Our natural history–spawning coho part 3

Creek flooded by high tide

On Friday, November 25, 2011 we returned to the same stretch of creek and discovered five adults and several smaller fish.  It takes a little practice to train one’s eyes to pick up the shapes of the fish; often it is only the splash of a tail when a fish makes a short spurt ahead that brings it to our attention.  Much of the time they lie quietly resting. Since this was just a snapshot of a very short section of the creek over a few minutes we know that there were likely to be many more elsewhere in the creek.
This day was auspicious as the highest tide of the year occurred around noon pushing the sea far up into the creek giving the fish entering the creek deeper water and less force from the outflow.  After checking out the section of creek along 2nd Street we headed for the shore in Rough Bay to the spot where the creek enters the ocean.  In the old days a red wooden bridge, the Red Bridge, spanned the creek but it has now been replaced by a culvert.  Check out the photos taken less than half an hour apart.  A large lake had formed on the inland side of the road but quickly drained once the tide turned.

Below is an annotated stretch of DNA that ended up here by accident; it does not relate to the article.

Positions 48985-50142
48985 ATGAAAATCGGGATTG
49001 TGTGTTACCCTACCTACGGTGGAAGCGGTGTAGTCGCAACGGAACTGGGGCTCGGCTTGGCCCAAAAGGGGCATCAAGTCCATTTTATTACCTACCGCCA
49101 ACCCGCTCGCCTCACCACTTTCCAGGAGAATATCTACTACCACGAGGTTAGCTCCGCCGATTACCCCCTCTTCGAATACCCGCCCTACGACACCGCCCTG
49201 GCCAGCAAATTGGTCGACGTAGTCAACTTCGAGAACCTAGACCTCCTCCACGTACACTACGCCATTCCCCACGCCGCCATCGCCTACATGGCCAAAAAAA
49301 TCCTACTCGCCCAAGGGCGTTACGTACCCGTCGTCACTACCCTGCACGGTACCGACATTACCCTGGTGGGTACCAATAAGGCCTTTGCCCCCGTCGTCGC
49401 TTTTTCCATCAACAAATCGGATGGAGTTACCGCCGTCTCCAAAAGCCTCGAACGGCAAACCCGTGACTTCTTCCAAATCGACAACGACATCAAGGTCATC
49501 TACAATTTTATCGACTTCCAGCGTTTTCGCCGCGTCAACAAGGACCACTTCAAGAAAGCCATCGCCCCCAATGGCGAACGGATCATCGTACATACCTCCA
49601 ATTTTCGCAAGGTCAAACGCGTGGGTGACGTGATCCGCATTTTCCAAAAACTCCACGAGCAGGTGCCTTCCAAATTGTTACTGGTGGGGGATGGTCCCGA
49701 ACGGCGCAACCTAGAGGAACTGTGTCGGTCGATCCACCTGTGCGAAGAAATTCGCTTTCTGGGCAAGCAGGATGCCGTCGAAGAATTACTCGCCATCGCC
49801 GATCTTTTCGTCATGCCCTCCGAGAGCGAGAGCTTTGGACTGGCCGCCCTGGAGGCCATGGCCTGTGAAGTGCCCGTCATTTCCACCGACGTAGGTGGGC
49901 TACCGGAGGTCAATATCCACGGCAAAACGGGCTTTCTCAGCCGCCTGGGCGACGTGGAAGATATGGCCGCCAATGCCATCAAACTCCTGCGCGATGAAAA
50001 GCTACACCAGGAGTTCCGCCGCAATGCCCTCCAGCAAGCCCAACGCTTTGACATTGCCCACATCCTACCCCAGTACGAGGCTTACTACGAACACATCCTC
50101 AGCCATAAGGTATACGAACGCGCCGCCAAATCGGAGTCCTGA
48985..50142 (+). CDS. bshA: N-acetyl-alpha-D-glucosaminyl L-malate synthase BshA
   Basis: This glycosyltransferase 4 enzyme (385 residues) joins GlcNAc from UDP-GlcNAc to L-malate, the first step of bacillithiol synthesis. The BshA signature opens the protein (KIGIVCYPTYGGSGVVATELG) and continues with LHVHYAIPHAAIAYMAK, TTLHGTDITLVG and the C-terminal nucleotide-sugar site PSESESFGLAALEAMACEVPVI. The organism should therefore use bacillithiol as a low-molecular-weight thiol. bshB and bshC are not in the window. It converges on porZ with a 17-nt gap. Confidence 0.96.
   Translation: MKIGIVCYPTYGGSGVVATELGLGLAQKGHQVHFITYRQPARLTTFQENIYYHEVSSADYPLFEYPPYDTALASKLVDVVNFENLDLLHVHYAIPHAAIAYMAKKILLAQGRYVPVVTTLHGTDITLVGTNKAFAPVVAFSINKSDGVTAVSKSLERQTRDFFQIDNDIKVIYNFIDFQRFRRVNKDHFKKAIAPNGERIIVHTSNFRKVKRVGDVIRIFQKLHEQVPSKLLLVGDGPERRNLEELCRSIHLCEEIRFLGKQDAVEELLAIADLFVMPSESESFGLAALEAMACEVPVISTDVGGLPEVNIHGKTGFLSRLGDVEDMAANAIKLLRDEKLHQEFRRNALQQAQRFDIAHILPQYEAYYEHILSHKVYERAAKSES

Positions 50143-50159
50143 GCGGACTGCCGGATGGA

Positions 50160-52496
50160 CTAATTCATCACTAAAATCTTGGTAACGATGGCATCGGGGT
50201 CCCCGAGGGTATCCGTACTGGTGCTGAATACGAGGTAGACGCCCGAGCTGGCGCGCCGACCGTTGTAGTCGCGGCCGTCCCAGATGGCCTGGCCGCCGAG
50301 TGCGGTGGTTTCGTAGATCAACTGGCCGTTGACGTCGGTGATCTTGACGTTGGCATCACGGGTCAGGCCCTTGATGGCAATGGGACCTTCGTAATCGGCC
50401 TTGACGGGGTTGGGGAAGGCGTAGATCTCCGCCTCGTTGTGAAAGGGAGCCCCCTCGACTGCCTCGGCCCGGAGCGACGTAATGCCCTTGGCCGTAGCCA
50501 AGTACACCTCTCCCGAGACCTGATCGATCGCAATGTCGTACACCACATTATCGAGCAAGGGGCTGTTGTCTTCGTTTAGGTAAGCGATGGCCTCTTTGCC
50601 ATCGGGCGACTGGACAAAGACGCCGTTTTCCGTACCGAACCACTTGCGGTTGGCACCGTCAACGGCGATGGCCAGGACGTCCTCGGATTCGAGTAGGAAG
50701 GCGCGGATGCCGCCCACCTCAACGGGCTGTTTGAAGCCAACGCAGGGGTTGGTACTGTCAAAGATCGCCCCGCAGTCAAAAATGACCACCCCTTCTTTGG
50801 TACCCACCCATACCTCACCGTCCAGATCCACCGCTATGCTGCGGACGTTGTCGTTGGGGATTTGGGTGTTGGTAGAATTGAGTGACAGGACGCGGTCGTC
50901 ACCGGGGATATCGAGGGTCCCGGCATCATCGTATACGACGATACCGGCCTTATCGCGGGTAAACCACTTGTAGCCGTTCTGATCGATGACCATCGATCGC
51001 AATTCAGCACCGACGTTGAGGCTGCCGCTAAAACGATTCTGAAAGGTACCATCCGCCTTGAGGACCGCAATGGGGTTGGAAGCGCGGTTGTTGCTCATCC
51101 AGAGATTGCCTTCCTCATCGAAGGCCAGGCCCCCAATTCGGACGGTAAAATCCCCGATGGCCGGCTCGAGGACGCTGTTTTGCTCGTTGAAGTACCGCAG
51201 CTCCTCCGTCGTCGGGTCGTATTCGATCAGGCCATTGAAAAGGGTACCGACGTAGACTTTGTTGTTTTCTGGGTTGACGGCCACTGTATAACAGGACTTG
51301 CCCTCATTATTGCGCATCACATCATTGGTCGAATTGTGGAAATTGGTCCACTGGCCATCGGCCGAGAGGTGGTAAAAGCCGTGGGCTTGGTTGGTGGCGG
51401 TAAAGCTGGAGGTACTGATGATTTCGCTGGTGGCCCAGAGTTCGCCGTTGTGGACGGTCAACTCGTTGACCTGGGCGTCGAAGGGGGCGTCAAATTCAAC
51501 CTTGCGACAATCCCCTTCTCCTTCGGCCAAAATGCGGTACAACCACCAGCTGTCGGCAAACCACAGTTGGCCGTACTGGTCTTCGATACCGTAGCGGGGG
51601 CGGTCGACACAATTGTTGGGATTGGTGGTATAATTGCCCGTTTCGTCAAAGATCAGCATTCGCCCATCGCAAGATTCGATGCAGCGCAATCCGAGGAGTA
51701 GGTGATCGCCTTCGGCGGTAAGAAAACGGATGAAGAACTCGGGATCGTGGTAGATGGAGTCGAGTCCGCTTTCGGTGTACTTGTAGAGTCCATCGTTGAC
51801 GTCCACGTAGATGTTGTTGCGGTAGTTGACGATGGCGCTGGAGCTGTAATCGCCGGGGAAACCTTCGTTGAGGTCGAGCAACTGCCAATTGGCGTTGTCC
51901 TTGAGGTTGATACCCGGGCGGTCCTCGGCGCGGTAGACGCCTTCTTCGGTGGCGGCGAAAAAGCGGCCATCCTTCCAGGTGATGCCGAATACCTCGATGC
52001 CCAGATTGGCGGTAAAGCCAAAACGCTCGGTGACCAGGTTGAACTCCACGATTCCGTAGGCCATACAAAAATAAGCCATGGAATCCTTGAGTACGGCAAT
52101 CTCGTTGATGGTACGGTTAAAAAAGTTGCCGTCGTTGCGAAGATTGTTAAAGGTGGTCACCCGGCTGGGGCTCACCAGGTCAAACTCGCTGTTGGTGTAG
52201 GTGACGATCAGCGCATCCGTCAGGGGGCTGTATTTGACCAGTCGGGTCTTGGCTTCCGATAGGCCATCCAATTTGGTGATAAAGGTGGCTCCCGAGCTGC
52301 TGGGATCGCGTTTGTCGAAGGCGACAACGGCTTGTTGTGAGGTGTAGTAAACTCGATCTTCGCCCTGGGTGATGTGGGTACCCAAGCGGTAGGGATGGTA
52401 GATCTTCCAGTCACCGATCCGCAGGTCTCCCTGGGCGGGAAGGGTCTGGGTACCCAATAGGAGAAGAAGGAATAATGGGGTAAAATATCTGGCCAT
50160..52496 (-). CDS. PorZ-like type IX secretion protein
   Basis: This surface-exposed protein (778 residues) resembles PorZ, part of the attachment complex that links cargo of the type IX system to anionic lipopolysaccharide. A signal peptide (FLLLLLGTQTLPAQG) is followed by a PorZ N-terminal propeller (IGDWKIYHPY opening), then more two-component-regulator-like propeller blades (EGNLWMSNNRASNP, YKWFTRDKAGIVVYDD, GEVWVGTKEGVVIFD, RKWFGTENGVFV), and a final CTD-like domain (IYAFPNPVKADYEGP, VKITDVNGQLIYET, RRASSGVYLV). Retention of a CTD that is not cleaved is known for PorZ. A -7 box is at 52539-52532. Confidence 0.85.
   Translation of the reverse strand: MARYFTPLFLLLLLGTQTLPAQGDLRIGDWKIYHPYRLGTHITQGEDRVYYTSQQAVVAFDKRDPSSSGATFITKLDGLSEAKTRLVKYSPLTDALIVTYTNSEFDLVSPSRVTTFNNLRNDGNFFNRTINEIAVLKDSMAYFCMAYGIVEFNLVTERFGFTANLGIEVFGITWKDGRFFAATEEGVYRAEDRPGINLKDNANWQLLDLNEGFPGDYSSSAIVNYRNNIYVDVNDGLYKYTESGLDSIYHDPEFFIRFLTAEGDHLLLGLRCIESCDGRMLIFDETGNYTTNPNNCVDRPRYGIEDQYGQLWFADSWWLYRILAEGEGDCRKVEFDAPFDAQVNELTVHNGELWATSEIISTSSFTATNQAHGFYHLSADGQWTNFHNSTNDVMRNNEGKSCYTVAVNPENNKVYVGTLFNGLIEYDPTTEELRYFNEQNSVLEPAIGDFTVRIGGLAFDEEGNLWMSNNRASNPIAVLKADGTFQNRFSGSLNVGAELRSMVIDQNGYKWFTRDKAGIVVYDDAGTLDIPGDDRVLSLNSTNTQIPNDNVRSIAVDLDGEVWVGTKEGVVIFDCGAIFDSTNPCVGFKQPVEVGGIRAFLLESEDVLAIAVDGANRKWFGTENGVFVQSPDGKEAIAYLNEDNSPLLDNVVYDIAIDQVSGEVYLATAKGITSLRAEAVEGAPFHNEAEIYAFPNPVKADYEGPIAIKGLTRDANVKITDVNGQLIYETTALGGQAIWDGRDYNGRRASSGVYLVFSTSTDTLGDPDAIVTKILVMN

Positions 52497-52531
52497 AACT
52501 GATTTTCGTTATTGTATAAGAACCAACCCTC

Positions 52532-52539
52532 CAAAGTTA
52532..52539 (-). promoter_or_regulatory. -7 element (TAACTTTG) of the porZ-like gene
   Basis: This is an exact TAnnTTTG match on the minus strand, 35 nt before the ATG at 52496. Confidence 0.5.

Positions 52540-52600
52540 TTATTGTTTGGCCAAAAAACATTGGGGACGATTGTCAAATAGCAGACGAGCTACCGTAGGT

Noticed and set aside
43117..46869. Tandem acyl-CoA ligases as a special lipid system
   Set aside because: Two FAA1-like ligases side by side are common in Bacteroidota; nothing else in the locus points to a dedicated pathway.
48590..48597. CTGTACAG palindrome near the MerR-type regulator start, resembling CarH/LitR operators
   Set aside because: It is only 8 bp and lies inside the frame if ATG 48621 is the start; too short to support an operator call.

Over the years, chum as well as coho have been observed in this creek by long term Sointula residents.  I will edit this post when I get more information.

Creek about half an hour later

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